Electric Cars

US-market 2019 Hyundai Kona Electric breaks cover in New York

After totally psyching us out in Geneva, Hyundai has announced that the US will get a version of the Kona Electric with 250 miles of range.

Hyundai

When Hyundai brought out the Kona Electric in Geneva, it was awfully coy about whether or not we'd be getting it here in the US. Well, it turns out the folks from Hyundai are probably a lot better at poker than we are because they've just unveiled the US version at the New York Auto Show.

Hyundai's newest little crossover is fully battery-electric and will apparently have a range of 250 miles which brings it right in line with other entry-level EVs that you can buy. Its electric drivetrain produces a healthy 201 horsepower and 291 pound-feet of torque and draws from a 64 kWh lithium-ion battery.

The Kona Electric gets other goodies too, like a full complement of LED exterior lighting and a suite of driver assistance features such as forward collision avoidance with pedestrian detection, lane keep assist and rear cross traffic collision avoidance assistance. But wait, there's more. It also gets high beam assist, blind spot collision warning and a driver attention warning system.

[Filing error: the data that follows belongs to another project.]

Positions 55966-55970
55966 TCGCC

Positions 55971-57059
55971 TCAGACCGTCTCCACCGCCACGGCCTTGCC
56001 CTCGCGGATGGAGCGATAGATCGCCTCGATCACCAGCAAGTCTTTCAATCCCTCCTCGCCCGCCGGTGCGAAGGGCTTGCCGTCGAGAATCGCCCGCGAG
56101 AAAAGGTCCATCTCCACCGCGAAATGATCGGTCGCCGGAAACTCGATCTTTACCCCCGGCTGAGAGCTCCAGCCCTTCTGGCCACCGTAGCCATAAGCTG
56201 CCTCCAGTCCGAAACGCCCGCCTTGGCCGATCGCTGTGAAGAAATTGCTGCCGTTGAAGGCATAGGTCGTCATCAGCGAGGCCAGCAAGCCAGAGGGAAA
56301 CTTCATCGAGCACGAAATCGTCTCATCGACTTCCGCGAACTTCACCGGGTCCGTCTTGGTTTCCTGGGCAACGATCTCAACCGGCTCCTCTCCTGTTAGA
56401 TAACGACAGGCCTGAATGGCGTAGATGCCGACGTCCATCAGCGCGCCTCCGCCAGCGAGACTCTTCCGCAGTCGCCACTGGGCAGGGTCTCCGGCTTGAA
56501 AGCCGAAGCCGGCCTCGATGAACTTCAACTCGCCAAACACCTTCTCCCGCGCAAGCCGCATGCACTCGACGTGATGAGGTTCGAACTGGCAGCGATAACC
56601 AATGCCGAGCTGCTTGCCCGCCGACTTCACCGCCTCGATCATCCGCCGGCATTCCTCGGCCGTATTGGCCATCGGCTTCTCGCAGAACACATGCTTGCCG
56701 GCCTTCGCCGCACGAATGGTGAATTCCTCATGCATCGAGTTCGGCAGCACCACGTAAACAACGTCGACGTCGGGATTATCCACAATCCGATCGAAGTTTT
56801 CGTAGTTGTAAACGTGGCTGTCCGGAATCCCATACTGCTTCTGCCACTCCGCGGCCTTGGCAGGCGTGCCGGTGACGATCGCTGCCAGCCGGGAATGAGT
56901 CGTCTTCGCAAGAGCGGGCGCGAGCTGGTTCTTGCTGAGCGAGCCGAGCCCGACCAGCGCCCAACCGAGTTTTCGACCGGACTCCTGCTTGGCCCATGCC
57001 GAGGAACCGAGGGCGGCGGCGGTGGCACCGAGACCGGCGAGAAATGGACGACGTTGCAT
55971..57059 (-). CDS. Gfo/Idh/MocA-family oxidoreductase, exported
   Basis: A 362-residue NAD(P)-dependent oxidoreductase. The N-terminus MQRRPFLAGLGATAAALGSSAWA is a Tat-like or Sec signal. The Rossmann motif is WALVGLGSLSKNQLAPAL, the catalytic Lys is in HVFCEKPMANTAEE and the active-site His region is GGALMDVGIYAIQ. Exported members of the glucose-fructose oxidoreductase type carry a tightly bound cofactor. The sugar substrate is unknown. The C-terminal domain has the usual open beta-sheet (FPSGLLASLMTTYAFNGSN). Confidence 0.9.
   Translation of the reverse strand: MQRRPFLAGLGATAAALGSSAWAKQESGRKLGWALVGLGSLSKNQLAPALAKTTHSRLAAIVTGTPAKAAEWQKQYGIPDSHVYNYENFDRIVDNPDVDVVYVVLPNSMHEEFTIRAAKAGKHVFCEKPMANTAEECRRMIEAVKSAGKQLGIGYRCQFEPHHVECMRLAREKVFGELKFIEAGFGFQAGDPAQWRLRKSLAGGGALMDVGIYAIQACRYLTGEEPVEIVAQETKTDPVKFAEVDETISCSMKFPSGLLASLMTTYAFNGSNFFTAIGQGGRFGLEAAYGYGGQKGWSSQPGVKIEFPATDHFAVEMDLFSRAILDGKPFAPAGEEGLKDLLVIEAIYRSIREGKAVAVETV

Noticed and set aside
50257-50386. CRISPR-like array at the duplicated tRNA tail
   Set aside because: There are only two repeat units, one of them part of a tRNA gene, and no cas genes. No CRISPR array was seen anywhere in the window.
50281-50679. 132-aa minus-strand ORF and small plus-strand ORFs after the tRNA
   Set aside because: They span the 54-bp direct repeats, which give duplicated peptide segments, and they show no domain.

Inside the Kona Electric offers the fairly-typical-of-new-Hyundais technology package including Qi wireless charging, Apple CarPlay and Android Auto integration, Blue Link connected car system, rain sensing wipers and a heads-up display.

Outside, the picture is a little less pretty. The standard internal combustion-powered Kona does the rugged little crossover thing pretty well with its body cladding, but with the EV version, Hyundai decided to change it up a little. The front end features a debossed pattern instead of a grille, and it looks odd.

Still, when this thing goes on sale in California in Q4 of this year, it will give people a roomier alternative to things like the Chevrolet Bolt and Nissan Leaf. Hyundai plans to continue its rollout gradually after the initial launch by focusing on states that are very Zero Emission Vehicle focused, moving from West to East.

No word from Hyundai yet on pricing but we'd expect it to be competitive with other budget-EVs, starting in the mid-30,000 to mid-40,000 dollar range, before any tax incentives.